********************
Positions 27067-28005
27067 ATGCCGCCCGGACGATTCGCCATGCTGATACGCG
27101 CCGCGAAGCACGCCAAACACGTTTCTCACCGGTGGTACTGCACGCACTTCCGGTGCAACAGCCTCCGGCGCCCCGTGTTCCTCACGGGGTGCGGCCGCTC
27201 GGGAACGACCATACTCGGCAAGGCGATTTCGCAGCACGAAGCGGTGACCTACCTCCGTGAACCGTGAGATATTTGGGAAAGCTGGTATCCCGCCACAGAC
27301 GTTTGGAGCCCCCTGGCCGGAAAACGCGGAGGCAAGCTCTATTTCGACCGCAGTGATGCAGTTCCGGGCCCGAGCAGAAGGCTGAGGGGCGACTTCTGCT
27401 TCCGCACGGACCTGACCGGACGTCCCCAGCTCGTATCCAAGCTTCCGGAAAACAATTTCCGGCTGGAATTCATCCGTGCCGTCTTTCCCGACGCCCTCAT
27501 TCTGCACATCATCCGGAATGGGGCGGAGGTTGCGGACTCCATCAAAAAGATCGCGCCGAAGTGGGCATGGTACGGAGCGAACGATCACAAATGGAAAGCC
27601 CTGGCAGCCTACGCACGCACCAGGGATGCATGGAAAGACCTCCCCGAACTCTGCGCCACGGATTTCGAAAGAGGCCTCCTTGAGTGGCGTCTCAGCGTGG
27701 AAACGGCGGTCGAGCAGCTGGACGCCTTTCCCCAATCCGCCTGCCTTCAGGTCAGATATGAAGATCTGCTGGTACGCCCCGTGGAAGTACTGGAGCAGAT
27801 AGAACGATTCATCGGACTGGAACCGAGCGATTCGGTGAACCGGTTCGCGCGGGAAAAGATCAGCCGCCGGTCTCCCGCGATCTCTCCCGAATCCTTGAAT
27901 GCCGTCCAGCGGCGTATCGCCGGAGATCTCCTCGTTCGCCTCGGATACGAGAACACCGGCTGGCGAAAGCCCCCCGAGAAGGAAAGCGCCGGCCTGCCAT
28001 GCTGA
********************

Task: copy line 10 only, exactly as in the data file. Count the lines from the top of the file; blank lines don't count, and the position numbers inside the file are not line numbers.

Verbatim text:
27801 AGAACGATTCATCGGACTGGAACCGAGCGATTCGGTGAACCGGTTCGCGCGGGAAAAGATCAGCCGCCGGTCTCCCGCGATCTCTCCCGAATCCTTGAAT